baby boom

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baby boom,

a period in which the birthrate is significantly higher than in other periods, especially the post–World War II period in the United States, Canada, Australia, and New Zealand. In the United States, the postwar baby boom was the largest demographic spike in the nation's history; more than 78 million Americans were born. Experts differ about the span of the U.S. baby boom, which the Census Bureau defines as 1946 to 1964; the number of births peaked in 1957. Some break the period into two sections: "Leading-edge Boomers" (1946–54) and "Generation Jones" (1955–65). Marriage and pregnancy were delayed during the 16 years that spanned the Great DepressionGreat Depression,
in U.S. history, the severe economic crisis generally considered to have been precipitated by the U.S. stock-market crash of 1929. Although it shared the basic characteristics of other such crises (see depression), the Great Depression was unprecedented in its
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 and World War II. After the war, births went up precipitously as the average ages at which people got married and began having children both went down. The baby-boom years were also marked by an expanding economy, increased educational opportunities, and population shifts to the growing suburbs. The baby boom ended in the late 1960s and by the 1970s America's birthrate had declined to 1930s levels.

Baby boomers are the largest generation in U.S. history, and have had a profound effect on many of the country's political, economic, and cultural trends. Many boomers reached young adulthood during the 1960s and contributed to and were affected by the period's antiauthoritarian and alternative hallmarks, such as political and social activism and rock music. Boomers also are united by such factors as television (they were the first generation to grow up with the medium) and consumerism (they have tended to be voracious commercial consumers). Many baby boomers have struggled to achieve the standard of living enjoyed by their parents because the large size of their cohort has tended to diminish economic opportunity, but the generation as a whole is the richest in American history. In the 21st cent. aging baby boomers are expected to present a significant challenge to the U.S. healthcare industry, MedicareMedicare,
national health insurance program in the United States for persons aged 65 and over and the disabled. It was established in 1965 with passage of the Social Security Amendments and is now run by the Centers for Medicare and Medicaid Services.
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, and social securitysocial security,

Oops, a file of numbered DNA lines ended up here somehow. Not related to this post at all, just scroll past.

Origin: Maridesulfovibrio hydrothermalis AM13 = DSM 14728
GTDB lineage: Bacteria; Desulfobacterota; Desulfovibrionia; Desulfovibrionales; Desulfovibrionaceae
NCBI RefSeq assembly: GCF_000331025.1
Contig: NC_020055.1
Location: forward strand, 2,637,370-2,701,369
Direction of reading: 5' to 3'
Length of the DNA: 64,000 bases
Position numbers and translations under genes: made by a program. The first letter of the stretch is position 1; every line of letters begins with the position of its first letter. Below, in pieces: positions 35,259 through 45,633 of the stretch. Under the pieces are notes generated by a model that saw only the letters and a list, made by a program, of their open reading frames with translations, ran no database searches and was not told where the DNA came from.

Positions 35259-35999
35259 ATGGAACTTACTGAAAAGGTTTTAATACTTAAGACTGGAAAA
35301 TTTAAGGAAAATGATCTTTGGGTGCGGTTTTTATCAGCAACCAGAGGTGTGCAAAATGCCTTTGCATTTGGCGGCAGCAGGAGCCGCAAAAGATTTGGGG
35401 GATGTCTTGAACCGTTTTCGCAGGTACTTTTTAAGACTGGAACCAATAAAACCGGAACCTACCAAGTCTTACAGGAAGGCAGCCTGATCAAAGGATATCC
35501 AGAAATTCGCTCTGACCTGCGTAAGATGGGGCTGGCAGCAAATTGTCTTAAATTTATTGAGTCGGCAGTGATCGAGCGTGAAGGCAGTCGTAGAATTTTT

government program designed to provide for the basic economic security and welfare of individuals and their dependents. The programs classified under the term social security differ from one country to another, but all are the result of government legislation
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See P. C. Light, Baby Boomers (1990), N. A. Hamilton et al., Atlas of the Baby Boom Generation (2000), S. Gillon, Boomer Nation (2004); J. Goldsmith, The Long Baby Boom (2008)

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As workers in the babyboom population begin to retire and the smaller population of the "baby bust" generation enters the labor market, overall labor force growth will slow.
Women of the babyboom generation, the founders of women's music and culture, believed that they could construct a collective sense of what it meant to be a lesbian, and also develop representations of that collective identity.
Evidently, the negative effects of factors such as the decrease in marriage rates of household heads were stronger than the positive effects of the aging of the babyboom generation.
The "baby boomlet" or the "babyboom echo" is what demographers call the 20-year rise in births that started in the mid-1970s.
This problem is currently exacerbated by the fact that in the late 1980s and early 1990s resources have been strained by a population bulge of 18-year-olds, a product of the post-war babyboom (Hidetoshi, 1987, p.
This trend is expected to continue, particularly between 2010 and 2030, when the babyboom generation reaches 65 (Coleman and Militello, 1995).
At the other end of the experience spectrum, the number of older engineers rose until 1980, when the retirement of the postwar cohorts and the influx of the babyboom began.
Dooley and Gottschalk (1984), for example, argue that the large babyboom cohort drove up within-group inequality in the 1970s.
The problem is two-fold: After a babyboom peak in 1977, there has been a longterm decline in the number of high school graduates while the percentage of those pursuing engineering careers remains at a static 10 percent; the pre-college educational system is not doing a good job of fostering scientific literates.
The echo babyboom has exacerbated this polarization as less-affluent mothers bear children at an earlier age than do their wealthier sisters with higher job skills.
There is a tendency to interpret all of American culture as simply a function of how old die babyboom generation happens to be.
Critique: A first rate dystopian saga, "The Great Anti-American Novel" may be a work of fiction, but the philosophical questions embedded in Daniel Donatelli's deftly written text deals with issues that are very much up front in today's news -- diminishing privacy in an increasingly digital world, the consequences of a national economic collapse, the impact of a disintegrating culture, the inevitable destiny of the self-centered Babyboom Generation, and the critical importance of family for individual and collective survival.